Howard Terpning is one of the most lauded painters of Western art. Over his lifetime he’s received the highest awards in the field, including the National Academy of Western Art’s Prix de West, the Hubbard Art Award for Excellence, the Lifetime Achievement Award from the Autry National Center, and 2005 Masters of the American West Thomas Moran Memorial Award and countless others. He’s an Emeritus member of the Cowboy Artists of America with over forty-one awards from that organization alone. Quite simply, he’s a living master of Western art.
Born in Illinois and educated at the Chicago Academy of Fine Arts and the American Academy of Art, Terpning first gained attention with his dramatic movie illustrations for such classic films as The Sound of Music, Dr. Zhivago and the re-issue of Gone with the Wind. His love of the West and Native American traditions guided his direction as he pursued a fine art career. “The American Indian fascinates me,” says Terpning. “The more I study them, the more intrigued I become. There’s always another story waiting to be told.”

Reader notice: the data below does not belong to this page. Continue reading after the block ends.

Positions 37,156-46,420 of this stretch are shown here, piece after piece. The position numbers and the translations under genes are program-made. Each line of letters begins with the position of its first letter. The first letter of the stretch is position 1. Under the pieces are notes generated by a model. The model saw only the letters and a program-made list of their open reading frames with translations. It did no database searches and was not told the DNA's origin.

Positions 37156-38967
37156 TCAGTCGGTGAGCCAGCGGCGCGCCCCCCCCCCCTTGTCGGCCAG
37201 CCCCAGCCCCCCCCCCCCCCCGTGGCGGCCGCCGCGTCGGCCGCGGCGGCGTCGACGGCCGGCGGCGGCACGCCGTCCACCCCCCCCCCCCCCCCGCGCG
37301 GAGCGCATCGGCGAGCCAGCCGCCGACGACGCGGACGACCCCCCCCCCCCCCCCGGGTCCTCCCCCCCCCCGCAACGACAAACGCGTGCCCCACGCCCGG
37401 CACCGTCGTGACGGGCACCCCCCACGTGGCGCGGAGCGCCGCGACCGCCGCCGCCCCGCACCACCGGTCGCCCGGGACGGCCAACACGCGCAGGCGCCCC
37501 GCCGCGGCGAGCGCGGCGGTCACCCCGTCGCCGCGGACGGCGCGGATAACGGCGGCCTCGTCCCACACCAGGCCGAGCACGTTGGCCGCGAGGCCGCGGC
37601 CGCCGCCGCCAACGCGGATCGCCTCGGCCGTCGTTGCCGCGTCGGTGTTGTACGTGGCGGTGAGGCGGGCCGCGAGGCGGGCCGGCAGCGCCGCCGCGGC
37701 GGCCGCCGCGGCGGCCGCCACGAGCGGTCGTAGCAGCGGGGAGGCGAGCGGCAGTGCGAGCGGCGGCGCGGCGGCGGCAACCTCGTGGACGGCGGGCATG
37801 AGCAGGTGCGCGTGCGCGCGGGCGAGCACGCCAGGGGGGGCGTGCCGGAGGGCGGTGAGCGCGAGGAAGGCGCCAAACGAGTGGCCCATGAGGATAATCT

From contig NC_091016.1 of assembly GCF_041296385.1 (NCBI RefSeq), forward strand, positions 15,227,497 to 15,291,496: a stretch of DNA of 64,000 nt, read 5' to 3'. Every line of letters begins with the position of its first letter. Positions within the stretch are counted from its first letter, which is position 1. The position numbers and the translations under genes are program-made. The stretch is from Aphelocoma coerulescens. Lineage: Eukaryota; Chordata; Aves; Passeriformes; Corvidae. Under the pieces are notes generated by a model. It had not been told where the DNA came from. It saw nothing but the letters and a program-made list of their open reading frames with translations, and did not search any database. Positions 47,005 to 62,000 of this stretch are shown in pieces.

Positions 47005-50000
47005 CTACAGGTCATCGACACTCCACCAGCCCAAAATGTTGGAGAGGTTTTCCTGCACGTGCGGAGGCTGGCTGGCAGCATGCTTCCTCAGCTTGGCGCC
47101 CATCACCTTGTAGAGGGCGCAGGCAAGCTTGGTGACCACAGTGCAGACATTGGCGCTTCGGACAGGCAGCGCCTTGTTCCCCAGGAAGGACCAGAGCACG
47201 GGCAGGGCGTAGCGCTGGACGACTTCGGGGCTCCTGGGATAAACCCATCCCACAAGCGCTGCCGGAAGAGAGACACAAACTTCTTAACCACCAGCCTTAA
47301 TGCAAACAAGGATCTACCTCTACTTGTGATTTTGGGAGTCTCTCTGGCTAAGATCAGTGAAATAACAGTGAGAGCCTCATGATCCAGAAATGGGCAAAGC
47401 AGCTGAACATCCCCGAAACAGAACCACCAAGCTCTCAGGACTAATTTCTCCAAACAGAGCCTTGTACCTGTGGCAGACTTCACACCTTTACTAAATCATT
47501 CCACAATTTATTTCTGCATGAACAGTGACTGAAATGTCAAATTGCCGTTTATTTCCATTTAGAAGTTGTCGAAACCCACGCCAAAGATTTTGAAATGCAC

Items from Terpning’s own extensive collection of Indian artifacts often appear in his paintings. His historical accuracy and technical prowess form the firm foundation for his style, earning respect from fellow artists, collectors and the native peoples he depicts.
Original Howard Terpning oil paintings now command top prices at Western auctions. Search for the Renegades, an oil from 1981, recently sold for $1.5 million dollars. Limited edition giclees and lithographs by Terpning often sell out at the publisher as soon as they’re released.
“I think it’s important to tell the story of the Plains Indians because their history is our history…part of our heritage,” says the artist. “I feel privileged to be one of their storytellers.”